Roger Lin lives in Los Altos and with the recent rain, he thought the reservoir might have passed its capacity threshold and he was right.
"I came here three or four times [after heavy rains] and it was never full and it's finally full now," he said.
It really is just a trickle over capacity but after years of drought, that is no small feat. Three of the ten reservoirs monitored and managed in by the Santa Clara Valley Water District have topped their spillways.
Steven's Creek Reservoir is 100.8 percent of capacity, Vasona Reservoir is 101.1 percent of capacity and Uvas stands at 101.8 percent.
Overall, the 10 reservoirs amount to a district total of 72.7 percent of capacity. Still there is a psychological boost to having a reservoir like Steven's Creek flow over the spillway, which it hasn't done since March of 2006.
The water district is pleased with the numbers and to end the rainy season on a high note, but even this last storm and a few full reservoirs do not solve the ongoing water issues. Statewide, critical reservoirs such as Lake Oroville are still well below normal and the biggest challenge remains a predictable water supply from the Delta.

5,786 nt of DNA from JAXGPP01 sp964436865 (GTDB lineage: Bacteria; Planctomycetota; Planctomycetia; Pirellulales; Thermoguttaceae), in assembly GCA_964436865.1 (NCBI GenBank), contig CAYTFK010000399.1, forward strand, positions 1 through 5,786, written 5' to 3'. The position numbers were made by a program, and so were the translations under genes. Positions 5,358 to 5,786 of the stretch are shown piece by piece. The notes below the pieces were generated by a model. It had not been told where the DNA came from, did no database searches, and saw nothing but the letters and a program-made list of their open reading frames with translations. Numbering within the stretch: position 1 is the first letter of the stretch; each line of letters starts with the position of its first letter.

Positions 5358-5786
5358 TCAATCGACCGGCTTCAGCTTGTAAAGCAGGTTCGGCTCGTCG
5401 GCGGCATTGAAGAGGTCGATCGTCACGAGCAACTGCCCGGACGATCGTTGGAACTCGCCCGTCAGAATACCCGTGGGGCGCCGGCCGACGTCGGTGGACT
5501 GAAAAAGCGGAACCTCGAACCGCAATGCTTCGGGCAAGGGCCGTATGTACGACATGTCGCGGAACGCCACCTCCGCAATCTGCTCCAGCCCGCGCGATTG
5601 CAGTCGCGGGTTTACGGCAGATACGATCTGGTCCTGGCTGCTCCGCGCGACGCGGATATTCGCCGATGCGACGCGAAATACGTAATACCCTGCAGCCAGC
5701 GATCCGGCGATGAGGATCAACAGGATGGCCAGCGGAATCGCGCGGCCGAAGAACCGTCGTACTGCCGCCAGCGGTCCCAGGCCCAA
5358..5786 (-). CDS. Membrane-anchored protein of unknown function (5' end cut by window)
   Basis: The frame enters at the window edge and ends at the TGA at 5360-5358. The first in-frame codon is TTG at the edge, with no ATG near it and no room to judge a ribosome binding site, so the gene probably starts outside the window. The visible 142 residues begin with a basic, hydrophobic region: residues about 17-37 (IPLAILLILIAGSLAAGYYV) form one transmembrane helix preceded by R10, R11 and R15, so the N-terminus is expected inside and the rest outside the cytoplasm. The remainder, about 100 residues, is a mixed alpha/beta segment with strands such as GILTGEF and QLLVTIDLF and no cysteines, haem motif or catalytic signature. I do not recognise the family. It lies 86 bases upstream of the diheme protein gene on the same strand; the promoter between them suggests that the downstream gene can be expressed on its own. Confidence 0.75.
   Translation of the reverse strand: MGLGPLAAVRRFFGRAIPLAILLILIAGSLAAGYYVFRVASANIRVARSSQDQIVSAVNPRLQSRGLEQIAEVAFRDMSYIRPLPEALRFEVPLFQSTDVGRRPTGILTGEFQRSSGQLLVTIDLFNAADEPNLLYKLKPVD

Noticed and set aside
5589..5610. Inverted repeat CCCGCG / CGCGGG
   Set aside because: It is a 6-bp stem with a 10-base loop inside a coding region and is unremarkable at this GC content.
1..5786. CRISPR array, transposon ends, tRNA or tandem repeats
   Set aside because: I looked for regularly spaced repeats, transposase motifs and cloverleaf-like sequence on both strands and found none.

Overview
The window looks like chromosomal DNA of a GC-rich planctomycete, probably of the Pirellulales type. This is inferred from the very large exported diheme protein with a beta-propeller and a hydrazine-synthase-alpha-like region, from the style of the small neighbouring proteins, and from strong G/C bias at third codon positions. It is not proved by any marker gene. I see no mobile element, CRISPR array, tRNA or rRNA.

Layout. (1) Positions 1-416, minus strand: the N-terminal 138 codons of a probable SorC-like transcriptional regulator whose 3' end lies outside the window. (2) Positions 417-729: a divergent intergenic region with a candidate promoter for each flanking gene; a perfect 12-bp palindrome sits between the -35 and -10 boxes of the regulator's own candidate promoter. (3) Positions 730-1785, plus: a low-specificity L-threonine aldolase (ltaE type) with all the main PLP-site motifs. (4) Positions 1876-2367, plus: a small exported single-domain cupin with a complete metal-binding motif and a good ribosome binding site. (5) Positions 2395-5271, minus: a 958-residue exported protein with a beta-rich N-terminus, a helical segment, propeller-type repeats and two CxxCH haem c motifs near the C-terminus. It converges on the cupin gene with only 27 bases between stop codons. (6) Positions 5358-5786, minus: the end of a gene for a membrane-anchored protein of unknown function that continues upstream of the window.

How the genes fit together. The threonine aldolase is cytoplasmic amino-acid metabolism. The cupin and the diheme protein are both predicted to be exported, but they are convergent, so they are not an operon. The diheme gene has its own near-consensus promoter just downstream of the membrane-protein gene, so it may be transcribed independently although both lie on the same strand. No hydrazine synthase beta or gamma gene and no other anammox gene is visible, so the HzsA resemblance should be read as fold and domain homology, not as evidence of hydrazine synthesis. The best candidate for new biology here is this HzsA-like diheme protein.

"We could have a call at any time that the Delta smelt reached the pump and those fish mean the pumps get turned off. So that would impact how much water we get from the Delta, which is where half of our water supply comes from," Marty Grimes with the Santa Clara Valley Water said.
For now, the district will keep its mandatory 15 percent water conservation measures in place, and the board will review the water situation next month.
Grimes says it's possible recent rains have tipped the scale, and conservation requirements could be reduced or eliminated.
To keep tab on Reservoir levels in the Santa Clara Valley Water District, go to alert.valleywater.org